Moran wants to advocate for the Hispanic community, too, through labor issues and wage equity. “I struggled when I first got here with my parents. Back then it was challenging, but we were able to overcome obstacles. Now, it’s so expensive to live in New York City. All those undocumented people working in [the] industry are very overworked. What can they say? They have no papers,” Moran says. “Those are the ones that are making $15/hour or not working in a safe kitchen. A lot of Hispanic people have two, three jobs. I want to stand up for [Hispanic] people.”
Honing in on the communities they want to serve, along with their individual core values, helps the Fellows think more comprehensively about their career aspirations. But to achieve those professional goals, they must also be equipped with financial savvy. Historically, financial literacy has been a mystery to many chefs. One might only see their portion of a profit and loss statement, without any idea of the bigger picture. To set the Fellows up for success, their financial and small business advice lessons included finance basics, a deep dive into credit and cash flow, and personal wealth development.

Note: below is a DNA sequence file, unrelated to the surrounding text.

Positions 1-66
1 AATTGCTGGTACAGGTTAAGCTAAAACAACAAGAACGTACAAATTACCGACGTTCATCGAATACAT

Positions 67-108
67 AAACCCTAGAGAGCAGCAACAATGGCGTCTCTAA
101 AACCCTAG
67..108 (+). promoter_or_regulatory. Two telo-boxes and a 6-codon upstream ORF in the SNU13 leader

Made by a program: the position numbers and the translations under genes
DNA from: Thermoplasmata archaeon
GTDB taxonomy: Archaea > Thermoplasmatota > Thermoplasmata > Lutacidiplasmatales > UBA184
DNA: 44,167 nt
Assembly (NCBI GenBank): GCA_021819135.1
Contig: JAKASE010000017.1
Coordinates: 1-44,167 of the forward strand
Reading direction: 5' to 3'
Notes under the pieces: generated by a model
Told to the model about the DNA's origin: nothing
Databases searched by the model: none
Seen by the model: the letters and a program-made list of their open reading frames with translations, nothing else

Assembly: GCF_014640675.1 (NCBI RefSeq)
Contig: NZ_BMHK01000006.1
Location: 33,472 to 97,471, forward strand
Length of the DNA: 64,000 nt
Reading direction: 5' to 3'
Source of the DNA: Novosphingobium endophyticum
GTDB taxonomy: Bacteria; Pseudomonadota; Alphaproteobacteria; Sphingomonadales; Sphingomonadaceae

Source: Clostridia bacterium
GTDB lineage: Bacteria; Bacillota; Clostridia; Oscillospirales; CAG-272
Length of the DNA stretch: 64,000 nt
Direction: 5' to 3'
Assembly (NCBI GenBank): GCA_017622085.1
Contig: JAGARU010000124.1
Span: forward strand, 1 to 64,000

Both Perez and Moran described the finance curriculum as eye-opening. “If I want to open my own restaurant,” Perez says, “I have to take all my ideas and put them down on paper. Even how much it costs just to take the train to my restaurant. Every little cent counts toward everything you need to buy in the future.” Moran also hopes to own a restaurant and now feels better prepared with an understanding of cash flow, assets and liabilities, and credit. Moran was also intrigued by the personal finance piece, learning about the necessity of multiple savings accounts (he’ll enroll in his company’s 401K as soon as he’s eligible) and tips for building generational wealth.